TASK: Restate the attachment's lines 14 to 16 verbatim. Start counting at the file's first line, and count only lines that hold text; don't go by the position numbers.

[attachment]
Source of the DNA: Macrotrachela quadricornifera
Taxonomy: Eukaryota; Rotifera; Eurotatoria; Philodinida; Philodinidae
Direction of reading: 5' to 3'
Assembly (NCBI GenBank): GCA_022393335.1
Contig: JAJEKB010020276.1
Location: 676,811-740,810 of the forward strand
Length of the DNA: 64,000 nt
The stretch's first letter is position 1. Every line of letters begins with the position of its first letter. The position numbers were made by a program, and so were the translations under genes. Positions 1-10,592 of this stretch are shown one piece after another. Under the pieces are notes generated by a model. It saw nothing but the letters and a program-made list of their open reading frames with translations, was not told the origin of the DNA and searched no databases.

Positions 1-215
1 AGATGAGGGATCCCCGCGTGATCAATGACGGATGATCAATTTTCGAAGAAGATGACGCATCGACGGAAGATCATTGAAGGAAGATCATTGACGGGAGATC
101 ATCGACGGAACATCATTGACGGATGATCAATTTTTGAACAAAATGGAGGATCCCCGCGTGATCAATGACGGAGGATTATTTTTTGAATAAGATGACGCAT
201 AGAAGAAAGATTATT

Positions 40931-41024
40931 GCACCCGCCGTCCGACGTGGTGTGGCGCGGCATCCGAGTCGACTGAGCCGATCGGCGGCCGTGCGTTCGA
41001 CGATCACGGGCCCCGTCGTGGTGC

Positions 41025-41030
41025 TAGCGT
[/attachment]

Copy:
40931 GCACCCGCCGTCCGACGTGGTGTGGCGCGGCATCCGAGTCGACTGAGCCGATCGGCGGCCGTGCGTTCGA
41001 CGATCACGGGCCCCGTCGTGGTGC

Positions 41025-41030